Being able to feel safe with other people is probably the single most important aspect of mental health; safe connections are fundamental to meaningful and satisfying lives.
– Bessel van der Kolk
My teacher doesn’t like me. She says things like, “I could sit here next to a bag of potatoes, and I bet she’d get it to talk back to her.” I just feel relaxed when I’m here. My friends like me. They laugh with me. They care what I say. I love that.
My grades are decent. I didn’t get straight A’s like my brother, but I rarely got anything lower than a B. School came easy to me. If I studied more, I imagine I’d get straight As. But that doesn’t interest me.
Mrs. Granger isn’t a great teacher, so I help my classmates when they don’t understand. Math is my best subject, and I love sharing how easy it can be with others. As long as you can understand the rules, you can repeat them over and over and over again. Stability. I like to think of the phrase, “Safety in numbers.” There is absolute safety in something you can depend on.
Mrs. Granger doesn’t like it when I ask questions. She called my mother one day and said, “She asks me questions that make me look stupid.” I didn’t understand that. My mom told me to stop trying to get under her skin. She told me to stop talking and asking questions. But if she says the wrong thing, we all get confused. I guess I should learn to keep my mouth shut. I’ve been hearing that line for my entire life as if my life’s goal is to sit still and remain silent.
I wonder if Mrs. Granger knows how long I got the silent treatment from my parents after that phone call. Not only can I not talk to anyone at home, but now I’m instructed to do the same in school. The silence is maddening. There is no safety in silence.
It’s about a month before report cards come out. Mrs. Granger starts her monologue, “Children, I’m handing out warning notices today. I don’t intend to hurt you but to help you. Perhaps your parents will know about your shortcomings and be able to spend more time with you on your homework. They may even be able to get assistance from a tutor. All in all, I hope they see these warnings and understand what goes on in this classroom.”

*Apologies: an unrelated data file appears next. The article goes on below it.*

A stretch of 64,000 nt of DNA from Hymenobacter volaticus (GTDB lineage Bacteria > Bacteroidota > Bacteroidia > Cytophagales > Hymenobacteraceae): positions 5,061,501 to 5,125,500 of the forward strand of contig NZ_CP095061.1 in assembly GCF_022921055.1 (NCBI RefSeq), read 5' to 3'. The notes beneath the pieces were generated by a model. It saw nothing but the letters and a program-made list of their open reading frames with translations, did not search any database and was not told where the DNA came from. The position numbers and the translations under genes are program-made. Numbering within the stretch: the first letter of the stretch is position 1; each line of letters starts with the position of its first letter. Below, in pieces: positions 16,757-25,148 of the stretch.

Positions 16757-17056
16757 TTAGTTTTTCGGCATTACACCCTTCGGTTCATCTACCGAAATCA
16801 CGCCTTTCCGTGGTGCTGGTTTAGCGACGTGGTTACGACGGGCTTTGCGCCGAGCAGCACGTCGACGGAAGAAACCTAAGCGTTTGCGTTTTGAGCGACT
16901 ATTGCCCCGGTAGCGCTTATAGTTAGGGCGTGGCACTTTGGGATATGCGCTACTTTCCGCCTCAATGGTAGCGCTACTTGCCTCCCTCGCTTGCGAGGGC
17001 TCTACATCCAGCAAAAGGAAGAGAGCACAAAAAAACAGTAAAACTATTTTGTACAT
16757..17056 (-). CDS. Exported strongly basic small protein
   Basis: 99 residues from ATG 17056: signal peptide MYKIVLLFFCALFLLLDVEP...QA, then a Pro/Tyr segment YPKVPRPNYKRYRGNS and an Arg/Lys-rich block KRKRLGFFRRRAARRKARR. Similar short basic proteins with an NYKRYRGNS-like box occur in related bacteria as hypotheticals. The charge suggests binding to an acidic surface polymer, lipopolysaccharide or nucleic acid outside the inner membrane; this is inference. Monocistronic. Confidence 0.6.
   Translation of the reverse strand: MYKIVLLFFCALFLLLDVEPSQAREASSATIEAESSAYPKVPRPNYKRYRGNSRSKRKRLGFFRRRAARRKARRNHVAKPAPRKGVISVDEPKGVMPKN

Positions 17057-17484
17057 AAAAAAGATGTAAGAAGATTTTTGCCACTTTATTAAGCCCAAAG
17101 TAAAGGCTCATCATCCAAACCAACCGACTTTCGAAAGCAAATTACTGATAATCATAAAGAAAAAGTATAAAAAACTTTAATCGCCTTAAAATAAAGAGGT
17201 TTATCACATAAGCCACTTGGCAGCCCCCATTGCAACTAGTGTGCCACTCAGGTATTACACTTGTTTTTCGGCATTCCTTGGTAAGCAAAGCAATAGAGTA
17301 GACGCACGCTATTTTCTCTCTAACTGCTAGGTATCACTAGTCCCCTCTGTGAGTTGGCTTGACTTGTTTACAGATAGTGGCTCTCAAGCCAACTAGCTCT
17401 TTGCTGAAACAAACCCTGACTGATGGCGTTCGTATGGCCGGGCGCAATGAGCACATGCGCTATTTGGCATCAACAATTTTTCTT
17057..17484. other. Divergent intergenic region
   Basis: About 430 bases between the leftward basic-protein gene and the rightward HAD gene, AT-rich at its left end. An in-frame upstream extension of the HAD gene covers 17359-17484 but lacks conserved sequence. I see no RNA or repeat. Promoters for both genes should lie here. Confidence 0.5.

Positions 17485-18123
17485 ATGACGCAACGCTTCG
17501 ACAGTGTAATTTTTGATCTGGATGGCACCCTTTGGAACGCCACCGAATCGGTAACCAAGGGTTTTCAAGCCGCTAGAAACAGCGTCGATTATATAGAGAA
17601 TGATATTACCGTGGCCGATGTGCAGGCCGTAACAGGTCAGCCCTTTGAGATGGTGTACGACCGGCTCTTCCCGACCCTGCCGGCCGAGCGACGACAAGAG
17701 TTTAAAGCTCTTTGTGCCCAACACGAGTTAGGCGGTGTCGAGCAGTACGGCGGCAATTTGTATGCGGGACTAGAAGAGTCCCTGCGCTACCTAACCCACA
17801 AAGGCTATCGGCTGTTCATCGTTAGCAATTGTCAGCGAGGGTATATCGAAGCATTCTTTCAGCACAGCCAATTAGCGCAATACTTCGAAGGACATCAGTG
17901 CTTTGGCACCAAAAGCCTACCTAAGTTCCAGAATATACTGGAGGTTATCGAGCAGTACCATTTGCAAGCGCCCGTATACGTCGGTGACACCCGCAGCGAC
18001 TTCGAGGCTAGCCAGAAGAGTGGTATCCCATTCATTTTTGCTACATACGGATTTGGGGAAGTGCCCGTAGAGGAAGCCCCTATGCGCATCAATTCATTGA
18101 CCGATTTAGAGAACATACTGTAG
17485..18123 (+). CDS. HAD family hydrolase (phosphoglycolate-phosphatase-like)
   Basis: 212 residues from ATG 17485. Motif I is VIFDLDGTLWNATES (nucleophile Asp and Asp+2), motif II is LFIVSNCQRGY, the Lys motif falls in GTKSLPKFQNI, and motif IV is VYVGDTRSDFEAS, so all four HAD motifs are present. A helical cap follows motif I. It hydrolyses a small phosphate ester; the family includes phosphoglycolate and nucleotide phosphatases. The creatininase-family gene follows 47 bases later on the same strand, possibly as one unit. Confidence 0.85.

She has a smirk on her face as she hands half the class a yellow paper. She instructs us to bring them back signed by a parent on Monday. Up and down each aisle, I can feel her glaring at me. I think back to all my test scores and am confident I will not be on the receiving end of a mellow yellow slip of paper oozing with certain punishment. But sure enough, she places one on my desk.
I decide to walk home today. I need the fifteen minutes to open this paper, to read it, to digest it, and to come up with a plan to share my terrible news. I need to get a signature. I wonder if I should wait until later tonight after my Dad has had one too many beers. Maybe he’ll sign it, and it’ll be forgotten by morning. It also might enrage him. Or he may insist that I show my mother.
I briskly walk past my friends. I need to take this walk alone.
I’m far enough away now. I take the paper out of my jacket pocket and unfold each crease slowly. As much as I want to know what’s inside, I also don’t. Did I forget to hand in a project? Did I miss a test last week when I was out sick? Nope.
A Behavioral Warning
I’m sick to my stomach. How do I explain this one? Wasn’t the call home to my mother enough? She told me to sit down and be quiet. And I’ve been following those exact directions. I’ve been so lonely, but I’ve been quiet. I feel pressure building up in my throat. Tears begin to stream down my face. I sense more silence and despair ahead. Is there anywhere I can let loose and be myself? Is there anywhere I can be safe?
Maybe I’ll sit in my room all weekend and master my entire math book. At least I can feel safe knowing that I can learn more.
The patterns will repeat. There will be sanity. It will make sense.